But in the years since, a growing chorus in Congress has advocated change. For example, the House passed The FAIR Act, a bill to end arbitration in consumer and employment cases. And both houses passed legislation, signed last year by President Biden, to prohibit forced arbitration in cases of sexual harassment and misconduct. Support for these measures has even resulted in unexpected political alliances. Representatives Katie Porter (D-CA) and Matt Gaetz (R-NC), for example, are both strong opponents of the use of forced arbitration clauses. Public support also crosses political and ideological lines, with a majority of both Republicans and Democrats supporting the end of forced arbitration. That shift in public opinion was strongly aided by the reporting in the Times and the call from its editorial board for “public outcry loud and long enough to stir the White House and Congress to action.”
Until last month, that “loud and long” outcry included the formidable voice of the Times itself. So what happened?
The Times can’t think that things have gotten better. On the contrary, more and more people are being subjected to forced arbitration in more and more areas of their lives. During a recent Senate hearing, Public Justice Board Member Myriam Gilles noted that, if the trend continues in its current direction, roughly 8 out of 10 Americans will be forced to agree to arbitration in order to be hired for a job. And an enormous number of consumer products and services now come along with an arbitration clause. Which leaves only one inescapable conclusion: The business side of the Times has decided that profit trumps principle and that it will not, in light of that, put its money where its mouth was, and where its reporters clearly landed at the end of their own investigations into the matter.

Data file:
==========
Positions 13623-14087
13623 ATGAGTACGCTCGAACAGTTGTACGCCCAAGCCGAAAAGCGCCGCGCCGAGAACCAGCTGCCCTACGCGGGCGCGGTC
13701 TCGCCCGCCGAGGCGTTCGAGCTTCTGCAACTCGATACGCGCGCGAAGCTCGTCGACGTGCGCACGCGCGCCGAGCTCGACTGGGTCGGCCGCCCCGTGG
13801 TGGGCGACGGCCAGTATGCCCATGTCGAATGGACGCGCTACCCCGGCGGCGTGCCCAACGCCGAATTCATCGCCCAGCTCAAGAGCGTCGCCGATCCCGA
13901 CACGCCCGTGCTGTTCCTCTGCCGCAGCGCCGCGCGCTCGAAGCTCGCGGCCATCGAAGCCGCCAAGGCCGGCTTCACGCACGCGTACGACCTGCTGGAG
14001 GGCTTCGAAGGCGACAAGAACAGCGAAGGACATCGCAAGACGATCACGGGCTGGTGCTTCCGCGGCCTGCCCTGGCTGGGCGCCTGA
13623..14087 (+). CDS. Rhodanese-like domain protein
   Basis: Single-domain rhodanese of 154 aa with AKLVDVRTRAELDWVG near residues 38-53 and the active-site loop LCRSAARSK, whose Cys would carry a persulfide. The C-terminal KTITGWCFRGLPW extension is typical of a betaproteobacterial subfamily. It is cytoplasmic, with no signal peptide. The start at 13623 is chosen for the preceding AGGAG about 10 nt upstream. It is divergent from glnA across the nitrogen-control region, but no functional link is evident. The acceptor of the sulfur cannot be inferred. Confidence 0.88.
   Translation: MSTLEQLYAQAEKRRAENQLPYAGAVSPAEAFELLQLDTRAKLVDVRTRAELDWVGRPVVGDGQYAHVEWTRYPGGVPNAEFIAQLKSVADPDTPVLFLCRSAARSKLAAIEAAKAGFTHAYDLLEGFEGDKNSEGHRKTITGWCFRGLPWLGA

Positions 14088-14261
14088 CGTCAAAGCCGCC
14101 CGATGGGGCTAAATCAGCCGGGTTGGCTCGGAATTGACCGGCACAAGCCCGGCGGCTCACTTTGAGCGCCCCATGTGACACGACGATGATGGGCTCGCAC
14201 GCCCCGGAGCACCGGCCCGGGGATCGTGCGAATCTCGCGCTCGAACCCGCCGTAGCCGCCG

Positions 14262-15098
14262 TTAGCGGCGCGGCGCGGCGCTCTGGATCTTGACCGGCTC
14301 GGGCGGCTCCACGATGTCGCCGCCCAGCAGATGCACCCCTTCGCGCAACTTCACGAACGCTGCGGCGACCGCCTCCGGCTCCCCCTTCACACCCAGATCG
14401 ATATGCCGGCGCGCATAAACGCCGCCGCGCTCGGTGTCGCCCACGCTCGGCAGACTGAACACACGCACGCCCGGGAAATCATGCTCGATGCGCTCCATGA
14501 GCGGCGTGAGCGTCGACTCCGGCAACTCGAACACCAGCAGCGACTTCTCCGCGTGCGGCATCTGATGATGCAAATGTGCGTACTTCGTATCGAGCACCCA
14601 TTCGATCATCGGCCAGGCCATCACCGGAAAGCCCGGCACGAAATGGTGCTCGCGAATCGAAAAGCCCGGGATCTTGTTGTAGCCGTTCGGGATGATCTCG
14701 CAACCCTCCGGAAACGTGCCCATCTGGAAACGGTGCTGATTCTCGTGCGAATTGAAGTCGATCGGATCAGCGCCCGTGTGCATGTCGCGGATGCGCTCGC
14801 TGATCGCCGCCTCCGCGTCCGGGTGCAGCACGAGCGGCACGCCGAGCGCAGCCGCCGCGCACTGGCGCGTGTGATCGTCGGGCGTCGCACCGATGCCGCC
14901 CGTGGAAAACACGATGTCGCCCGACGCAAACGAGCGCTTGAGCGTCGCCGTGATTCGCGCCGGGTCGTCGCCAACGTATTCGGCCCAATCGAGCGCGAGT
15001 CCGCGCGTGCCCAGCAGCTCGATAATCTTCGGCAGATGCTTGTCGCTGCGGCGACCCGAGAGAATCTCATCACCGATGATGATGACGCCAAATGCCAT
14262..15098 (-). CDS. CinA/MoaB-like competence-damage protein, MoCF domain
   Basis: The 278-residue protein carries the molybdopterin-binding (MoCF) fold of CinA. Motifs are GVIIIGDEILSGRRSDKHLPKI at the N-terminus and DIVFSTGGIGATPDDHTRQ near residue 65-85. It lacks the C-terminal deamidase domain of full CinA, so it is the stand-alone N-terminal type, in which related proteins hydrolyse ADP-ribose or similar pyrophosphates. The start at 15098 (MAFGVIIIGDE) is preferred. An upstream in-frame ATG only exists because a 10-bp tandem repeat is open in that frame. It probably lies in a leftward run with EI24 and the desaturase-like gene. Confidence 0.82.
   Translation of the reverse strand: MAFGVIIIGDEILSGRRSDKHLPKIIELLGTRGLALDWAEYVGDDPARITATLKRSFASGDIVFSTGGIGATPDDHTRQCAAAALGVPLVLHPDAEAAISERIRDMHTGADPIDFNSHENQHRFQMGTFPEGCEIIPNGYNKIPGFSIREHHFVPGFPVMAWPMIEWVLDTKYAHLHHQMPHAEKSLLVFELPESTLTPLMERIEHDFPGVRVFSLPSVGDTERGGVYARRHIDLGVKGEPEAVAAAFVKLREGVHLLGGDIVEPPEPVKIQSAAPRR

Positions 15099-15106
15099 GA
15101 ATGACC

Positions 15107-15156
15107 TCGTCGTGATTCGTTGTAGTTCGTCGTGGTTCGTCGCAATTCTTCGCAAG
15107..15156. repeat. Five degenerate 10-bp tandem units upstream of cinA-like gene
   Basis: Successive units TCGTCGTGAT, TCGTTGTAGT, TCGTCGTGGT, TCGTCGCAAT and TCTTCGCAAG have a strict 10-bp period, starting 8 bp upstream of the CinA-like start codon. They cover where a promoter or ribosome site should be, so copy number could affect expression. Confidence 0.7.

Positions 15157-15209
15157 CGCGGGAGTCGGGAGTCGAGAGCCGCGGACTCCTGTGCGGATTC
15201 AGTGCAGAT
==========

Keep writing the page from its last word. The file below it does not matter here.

That’s not just a shame, but puts the Times – which in its best moments has helped lead the way on progressive thinking about civil rights, political extremism and other important issues – on the wrong side of history when it comes to one of the most significant consumer and workers’ rights issues of our day. It also aligns this paper of national significance with the likes of former President Donald Trump, former FOX News Chairman Roger Ailes and serial sexual predator Charlie Sheen – all of whom used forced arbitration clauses to hide abuse, corruption and other shocking wrongdoing – and against everyday workers, consumers and other Americans who are being locked out of our country’s judicial system by a process the Times journalistic staff have led the way in exposing.
“But,” as the Times said in its November 17, 2015 editorial on the subject, “it is happening, and it needs to stop.”
When the national paper of record ignores the lauded research of its own respected reporters and preaches a chorus of “do as we say, not as we do,” its readers should – and will – take note. Hypocrisy, hyperbole and hidden agendas might be the norm in some newsrooms today, but America expects better of the New York Times.
Perhaps Times executives should re-read their own team’s coverage, and re-think this ill-advised move. It’s time for the Times to retract its arbitration clause and live up to the paper’s own ideals and reporting.